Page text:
“I was able to go from a life that, at that point, statistically, made me less capable,” she said. “And I was able to work through that and move on and become a more productive member of society and deal with the problems that are associated with homelessness as a youth.”

Identity politics

Part of addressing homelessness is identifying the factors that lead to homelessness. This is where community journalism plays a role, said Colombant, especially as Reno grapples with the “gentrification vs. rebranding” debate.

To him, there’s not a huge difference between those words.

“Gentrification is a really loaded term,” said Colombant. “I’m all for it when you clean up a sidewalk, but when you’re redoing a sidewalk and your intent is to displace people from low-income housing, if it’s part of a plan to displace people, then I think we should raise flags, and I feel that’s a storyteller’s purpose, a journalist’s purpose, to raise flags when there are storm clouds ahead before they hit.”

He sees Our Town Reno as part of that process. He cites the recent removal of benches at the City Center bus station as an example of how collaborative, community journalism can raise awareness.

“It started with an activist who did a group email about it, then we reported on it, and This Is Reno picked it up and interviewed City Council. And then the Reno Gazette-Journal did a story.”

All of the media Our Town Reno produces is free to view through its website, ourtownreno.com, and on Facebook and Instagram. Social media enables Our Town Reno to create and share stories for free, and Colombant said that’s how most people are able to learn about their projects and the people profiled.

“I see citizen journalism as a way to do journalism from the bottom up and not just always go to the talking heads or public information officer or spokesperson,” said Our Town Reno co-founder Jose Olivares. (Full disclosure: Olivares is an RN&R contributor.) “It’s a valuable form of journalism that can bring to light more stories that are more real to people, that can hopefully even bring change. We tell stories that haven’t been told by traditional media, as a way to get to people who are on the ground, who are experiencing the issues that we are writing about.”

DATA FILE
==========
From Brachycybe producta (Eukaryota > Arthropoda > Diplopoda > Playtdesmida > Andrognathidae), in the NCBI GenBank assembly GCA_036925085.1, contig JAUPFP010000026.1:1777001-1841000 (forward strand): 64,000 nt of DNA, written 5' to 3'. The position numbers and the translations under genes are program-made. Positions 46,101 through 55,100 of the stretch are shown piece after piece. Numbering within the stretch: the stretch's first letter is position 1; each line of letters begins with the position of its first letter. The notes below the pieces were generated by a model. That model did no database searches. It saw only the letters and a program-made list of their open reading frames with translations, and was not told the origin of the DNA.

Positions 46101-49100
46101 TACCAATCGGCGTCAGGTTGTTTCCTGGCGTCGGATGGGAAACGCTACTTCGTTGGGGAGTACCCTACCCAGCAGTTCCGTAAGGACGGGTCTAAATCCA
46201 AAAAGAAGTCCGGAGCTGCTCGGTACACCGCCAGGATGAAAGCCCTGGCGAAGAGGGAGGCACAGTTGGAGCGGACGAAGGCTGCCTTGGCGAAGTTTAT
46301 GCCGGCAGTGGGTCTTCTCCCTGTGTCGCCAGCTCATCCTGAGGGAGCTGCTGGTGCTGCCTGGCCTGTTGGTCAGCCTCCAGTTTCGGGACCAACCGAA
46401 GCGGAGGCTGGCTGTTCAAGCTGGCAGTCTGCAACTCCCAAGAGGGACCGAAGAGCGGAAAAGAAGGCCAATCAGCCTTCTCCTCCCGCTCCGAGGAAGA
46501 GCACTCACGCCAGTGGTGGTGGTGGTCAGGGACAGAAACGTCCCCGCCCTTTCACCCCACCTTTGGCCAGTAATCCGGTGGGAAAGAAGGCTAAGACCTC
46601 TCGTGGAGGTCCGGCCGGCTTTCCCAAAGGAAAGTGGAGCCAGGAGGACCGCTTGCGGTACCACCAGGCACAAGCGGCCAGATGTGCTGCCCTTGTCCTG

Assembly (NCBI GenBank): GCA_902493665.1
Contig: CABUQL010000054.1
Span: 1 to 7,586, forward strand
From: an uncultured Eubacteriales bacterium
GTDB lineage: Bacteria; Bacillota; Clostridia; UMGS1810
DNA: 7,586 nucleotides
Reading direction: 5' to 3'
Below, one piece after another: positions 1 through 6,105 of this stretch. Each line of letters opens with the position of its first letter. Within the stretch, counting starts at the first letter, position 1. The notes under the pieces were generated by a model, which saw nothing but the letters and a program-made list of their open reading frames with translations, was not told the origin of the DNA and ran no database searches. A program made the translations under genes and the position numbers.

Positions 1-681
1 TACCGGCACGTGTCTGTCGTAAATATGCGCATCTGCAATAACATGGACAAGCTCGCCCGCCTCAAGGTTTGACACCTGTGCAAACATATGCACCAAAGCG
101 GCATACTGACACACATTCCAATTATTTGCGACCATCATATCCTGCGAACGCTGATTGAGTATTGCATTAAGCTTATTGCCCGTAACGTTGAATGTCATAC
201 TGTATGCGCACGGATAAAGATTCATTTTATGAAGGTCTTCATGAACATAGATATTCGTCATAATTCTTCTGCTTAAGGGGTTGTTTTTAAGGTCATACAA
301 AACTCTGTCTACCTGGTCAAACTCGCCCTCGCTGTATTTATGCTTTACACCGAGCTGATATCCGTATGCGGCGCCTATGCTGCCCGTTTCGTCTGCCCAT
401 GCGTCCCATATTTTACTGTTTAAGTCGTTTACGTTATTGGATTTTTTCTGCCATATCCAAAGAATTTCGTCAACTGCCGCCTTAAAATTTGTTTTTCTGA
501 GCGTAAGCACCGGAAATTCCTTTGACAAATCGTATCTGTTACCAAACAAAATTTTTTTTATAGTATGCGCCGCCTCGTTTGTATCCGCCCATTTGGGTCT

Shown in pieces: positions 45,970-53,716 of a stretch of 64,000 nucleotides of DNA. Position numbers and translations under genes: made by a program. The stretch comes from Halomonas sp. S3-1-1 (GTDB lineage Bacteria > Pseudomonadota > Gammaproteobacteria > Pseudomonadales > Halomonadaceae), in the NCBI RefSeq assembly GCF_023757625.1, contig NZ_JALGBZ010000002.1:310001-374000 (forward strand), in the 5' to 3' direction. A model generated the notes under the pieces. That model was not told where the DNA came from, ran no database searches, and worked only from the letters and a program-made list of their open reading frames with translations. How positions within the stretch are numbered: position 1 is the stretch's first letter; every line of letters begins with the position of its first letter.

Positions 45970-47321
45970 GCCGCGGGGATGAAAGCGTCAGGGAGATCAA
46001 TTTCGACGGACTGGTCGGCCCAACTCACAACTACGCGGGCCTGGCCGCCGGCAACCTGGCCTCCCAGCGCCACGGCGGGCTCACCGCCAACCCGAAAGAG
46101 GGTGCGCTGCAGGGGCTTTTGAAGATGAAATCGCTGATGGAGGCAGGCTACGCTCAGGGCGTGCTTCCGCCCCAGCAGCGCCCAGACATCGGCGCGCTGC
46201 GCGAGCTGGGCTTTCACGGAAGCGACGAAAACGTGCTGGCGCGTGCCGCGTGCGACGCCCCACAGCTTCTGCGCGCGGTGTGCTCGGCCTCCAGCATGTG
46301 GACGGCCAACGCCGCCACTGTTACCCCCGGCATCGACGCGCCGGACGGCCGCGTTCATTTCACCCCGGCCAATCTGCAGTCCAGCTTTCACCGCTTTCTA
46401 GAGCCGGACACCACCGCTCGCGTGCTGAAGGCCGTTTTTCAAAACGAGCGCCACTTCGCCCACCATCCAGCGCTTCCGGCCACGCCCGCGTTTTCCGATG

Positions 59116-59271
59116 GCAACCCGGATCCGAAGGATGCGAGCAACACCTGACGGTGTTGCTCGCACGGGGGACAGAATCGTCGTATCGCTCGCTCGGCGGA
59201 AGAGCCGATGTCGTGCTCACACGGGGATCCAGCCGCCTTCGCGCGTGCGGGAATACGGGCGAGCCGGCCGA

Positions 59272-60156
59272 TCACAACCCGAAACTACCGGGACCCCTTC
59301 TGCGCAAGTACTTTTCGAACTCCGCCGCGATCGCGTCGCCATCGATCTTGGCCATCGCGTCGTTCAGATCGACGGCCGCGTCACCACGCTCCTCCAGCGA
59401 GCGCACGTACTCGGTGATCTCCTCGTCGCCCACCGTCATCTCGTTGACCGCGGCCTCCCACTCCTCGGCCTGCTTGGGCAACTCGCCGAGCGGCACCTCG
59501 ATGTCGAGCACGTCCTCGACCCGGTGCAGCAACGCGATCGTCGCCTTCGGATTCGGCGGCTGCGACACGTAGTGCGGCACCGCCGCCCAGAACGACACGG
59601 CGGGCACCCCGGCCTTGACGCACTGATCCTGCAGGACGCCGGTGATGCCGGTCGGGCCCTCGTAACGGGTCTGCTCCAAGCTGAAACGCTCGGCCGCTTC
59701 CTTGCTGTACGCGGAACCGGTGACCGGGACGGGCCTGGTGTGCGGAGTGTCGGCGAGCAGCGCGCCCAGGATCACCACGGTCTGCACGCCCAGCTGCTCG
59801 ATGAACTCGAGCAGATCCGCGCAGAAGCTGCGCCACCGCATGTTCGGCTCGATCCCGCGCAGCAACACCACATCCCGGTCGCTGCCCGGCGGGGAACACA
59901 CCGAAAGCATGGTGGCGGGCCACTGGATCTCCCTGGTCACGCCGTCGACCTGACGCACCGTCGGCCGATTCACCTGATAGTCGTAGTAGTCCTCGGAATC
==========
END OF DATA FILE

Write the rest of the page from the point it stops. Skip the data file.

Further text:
This is what distinguishes Our Town Reno from other media.

“We don’t talk to City Council, we don’t talk to the police,” said Colombant. “We talk to the affected person.”

Recently, while taking his child to school, Colombant noticed a homeless man sleeping on the porch of a condemned building. He asked Olivares to speak to the man, whose name is Doug. Olivares wrote a story and put it on Our Town Reno’s social channels, where it attracted the attention of a local group that aids homeless veterans. The group was able to find an apartment for Doug. This process demonstrates the real impact of citizen journalism, Colombant said.

Colombant welcomes the rebrand in Reno—and even said that the city is a little overdue for it—but that its constituents need to reflect on what that means.

“What is the rebrand?” he asked. “There is a little bit of schizophrenia to Reno, and that’s great, that’s part of its appeal, but what direction was Reno heading when they tore down the Mapes Hotel? What is that saying about Reno? History is important. … [The rebranding] has to be done very carefully. This is not Tesla’s town. This is not a certain casino’s town. It’s our town. It’s a town for hipsters and people who work at the hospital and who work at the casino and people who don’t fit into any of those boxes.”

Reno has the choice, Colombant said, to be a city that helps its disenfranchised—or ignores them.

“The Biggest Little City should be a caring Biggest Little City,” he said. “We’re a community that is so special, so unique, so geographically distinct here in the high desert. I feel we can do things differently.”